There are several distinct questions here.

1. Should the standard algorithm be taught at all?

2. Given an affirmative answer to 1, when should it be taught?

3. Given an affirmative answer to 1, should it be the only algorithm which is taught?

For me the answers are:

1. Most certainly

2. Whenever the student can actually comprehend what is going on.

3. Definitely not.

Here are my reasons:

**1 - should the algorithm be taught at all?**

It is incredibly important to understand algorithms. This algorithm is very efficient, and is one of the most useful algorithms I can think of. Personally, I think that algorithms should be stressed a lot more than they are currently. In particular, I think that computer programming should become just as standard as mathematics is now. It is just as useful, builds careful reasoning, and educates people about how computers really work, which is fundamental to how the world works.

I also think that the natural numbers are really fundamental to mathematics, and understanding how the basic operations on natural numbers work in a place value system is pretty important. Knowing an algorithm for addition helps with this a lot.

**2 - When should it be taught?**

It is possible to train a student to perform the addition algorithm without understanding what is going on at all.

This has certain advantages. They are able to perform well on certain kinds of tests. Knowing how the algorithm works might help them to later understand why the algorithm works.

The major disadvantage is that it gives the impression that mathematics is mindless rule following, and this is done at such an early age that children might never recover. This is enough of a disadvantage for me that I am okay waiting, and approaching this in a slow and cautious manner. I think that as prerequisite to being taught the algorithm the student should

a. Understanding how to count.

b. Understand what addition is: they should understand that 3+4 is the number of things you get if you combine 3 and 4 things together.

c. Understand the place value system. They should know how many objects the symbol 10 represents. They should know that 57 means 5 10s and 7 ones. They should understand that 100 means 10 10s. Without understanding these basic things, even writing the number 53 has no real meaning. So we should not expect them to do 53+89.

d. Struggle with the problem on their own a bit. Children should realize that the standard algorithm is fantastically clever, and that it solves an important problem. Spending some time struggling with this problem on their own is needed to have an appreciation for the problem. Some children will only be able to solve addition problems in an ad hoc way, and will get inconsistent results. Other students might develop algorithms of their own, which is wonderful because they get to feel the thrill of mathematical creation.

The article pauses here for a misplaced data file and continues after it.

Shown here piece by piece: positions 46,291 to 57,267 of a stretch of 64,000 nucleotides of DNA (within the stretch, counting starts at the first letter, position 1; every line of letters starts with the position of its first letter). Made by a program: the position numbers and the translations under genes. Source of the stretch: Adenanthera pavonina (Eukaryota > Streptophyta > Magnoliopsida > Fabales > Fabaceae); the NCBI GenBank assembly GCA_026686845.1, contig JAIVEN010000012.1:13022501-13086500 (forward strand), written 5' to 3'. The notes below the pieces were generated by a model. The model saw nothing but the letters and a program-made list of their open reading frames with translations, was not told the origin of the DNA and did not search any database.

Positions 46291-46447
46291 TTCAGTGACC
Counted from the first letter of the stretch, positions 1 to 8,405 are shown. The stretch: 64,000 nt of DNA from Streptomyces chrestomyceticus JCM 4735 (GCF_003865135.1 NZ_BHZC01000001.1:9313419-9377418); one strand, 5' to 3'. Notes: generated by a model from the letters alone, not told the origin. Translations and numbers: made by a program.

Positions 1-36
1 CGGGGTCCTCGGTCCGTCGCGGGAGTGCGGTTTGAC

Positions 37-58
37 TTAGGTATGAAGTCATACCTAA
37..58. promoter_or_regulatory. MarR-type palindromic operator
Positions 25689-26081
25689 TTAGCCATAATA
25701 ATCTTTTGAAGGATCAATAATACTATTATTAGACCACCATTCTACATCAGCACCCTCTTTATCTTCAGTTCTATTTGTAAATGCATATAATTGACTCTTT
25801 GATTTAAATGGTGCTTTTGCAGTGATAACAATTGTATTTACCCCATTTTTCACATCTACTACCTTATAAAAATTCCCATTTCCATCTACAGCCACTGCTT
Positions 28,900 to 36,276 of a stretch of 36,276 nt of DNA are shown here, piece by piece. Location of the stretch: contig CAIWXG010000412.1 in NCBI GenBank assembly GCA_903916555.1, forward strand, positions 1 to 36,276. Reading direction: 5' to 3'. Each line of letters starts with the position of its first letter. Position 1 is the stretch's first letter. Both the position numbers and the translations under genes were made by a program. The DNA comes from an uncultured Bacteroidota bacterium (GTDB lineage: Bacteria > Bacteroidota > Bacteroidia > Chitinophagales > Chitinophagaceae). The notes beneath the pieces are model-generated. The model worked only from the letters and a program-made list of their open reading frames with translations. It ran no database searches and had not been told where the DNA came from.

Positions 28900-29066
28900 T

e. At this point the algorithm can be introduced. It will have meaning to the students, and they can understand both how and why it works.

**3. Should it be the only algorithm which is taught**

I think it is essential to teach more than one algorithm. If only one is taught, it seems like the algorithm defines addition, rather than just being one way to compute a sum. This is also a great early opportunity to discuss the advantages and disadvantages of one algorithm over another. I still think that the standard algorithm should be the one which is drilled most often, but discussing other algorithms is a useful way to force students to think about why these algorithms work.

Here is an algorithm with a lot of merit:

568

+479

——

17 <— sum of the 1s

130 <— sum of the 10s

900 <— sum of the 100s

——

7 <— sum of the 1s

40 <— sum of the 10s

1000 <— sum of the 100s

——

1047 <— final answer

This algorithm is a lot windier than the standard algorithm, but has some pedagogical advantages. Instead of thinking about adding 6 and 7, with this mysterious 1 that somehow pops over from the 1s column, here you think of adding 60 to 70 (realizing the meaning of those 6 and 7), and you can clearly see that the “carry” is an extra 10 coming from the sum of the 1s. A fun thing to think about is how many iterations are needed for the algorithm to terminate.

I actually think that this is a better “first algorithm” to teach. The standard algorithm could be developed as a “shorthand” for this one.

## Re: Keep Calm and Carry One

I’m okay with this algorithm being phased out, despite it being what I learned and what I would probably default to given a series of sums and pen and paper. In my personal opinion, “carry the one” is not the most mathematically transparent algorithm, especially to very young students.

I’m purely speculating here, but it seems to me that the column addition algorithm became prominent despite sacrificing mathematical transparency because the gain was speed and efficiency of written space used.

With the prevalence of calculators available, I don’t think the trade-off is worthwhile anymore. I think everyone should be taught pen-and-paper algorithms for two reasons: 1) the unlikely event that a calculator is not available, and (more importantly) 2) as a foundational step towards mathematical fluency. I think that column addition is a clumsy step that deserves to go the way of short division and multiplication by adding logs: as a curious but outdated method.